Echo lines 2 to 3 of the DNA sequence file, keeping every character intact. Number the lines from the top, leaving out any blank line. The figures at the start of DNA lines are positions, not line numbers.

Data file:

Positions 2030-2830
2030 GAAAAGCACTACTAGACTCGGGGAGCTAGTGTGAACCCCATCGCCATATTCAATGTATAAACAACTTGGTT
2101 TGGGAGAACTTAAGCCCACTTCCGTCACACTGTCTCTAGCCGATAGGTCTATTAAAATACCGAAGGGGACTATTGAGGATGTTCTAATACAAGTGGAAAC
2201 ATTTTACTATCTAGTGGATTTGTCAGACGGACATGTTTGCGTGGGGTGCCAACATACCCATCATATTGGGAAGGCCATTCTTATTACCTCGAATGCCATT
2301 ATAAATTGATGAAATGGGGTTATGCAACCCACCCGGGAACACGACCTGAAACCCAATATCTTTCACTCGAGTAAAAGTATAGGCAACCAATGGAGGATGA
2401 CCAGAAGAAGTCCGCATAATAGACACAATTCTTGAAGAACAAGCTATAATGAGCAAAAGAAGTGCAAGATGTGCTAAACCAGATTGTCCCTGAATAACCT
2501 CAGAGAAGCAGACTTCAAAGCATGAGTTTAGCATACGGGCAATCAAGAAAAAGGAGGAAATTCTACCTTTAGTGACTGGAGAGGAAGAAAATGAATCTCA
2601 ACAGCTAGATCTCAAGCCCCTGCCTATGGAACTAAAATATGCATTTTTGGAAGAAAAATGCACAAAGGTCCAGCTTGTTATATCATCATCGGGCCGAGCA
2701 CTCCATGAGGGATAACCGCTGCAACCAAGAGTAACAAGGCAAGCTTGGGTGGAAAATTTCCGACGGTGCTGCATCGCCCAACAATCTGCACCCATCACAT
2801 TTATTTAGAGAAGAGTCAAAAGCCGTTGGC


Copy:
2030 GAAAAGCACTACTAGACTCGGGGAGCTAGTGTGAACCCCATCGCCATATTCAATGTATAAACAACTTGGTT
2101 TGGGAGAACTTAAGCCCACTTCCGTCACACTGTCTCTAGCCGATAGGTCTATTAAAATACCGAAGGGGACTATTGAGGATGTTCTAATACAAGTGGAAAC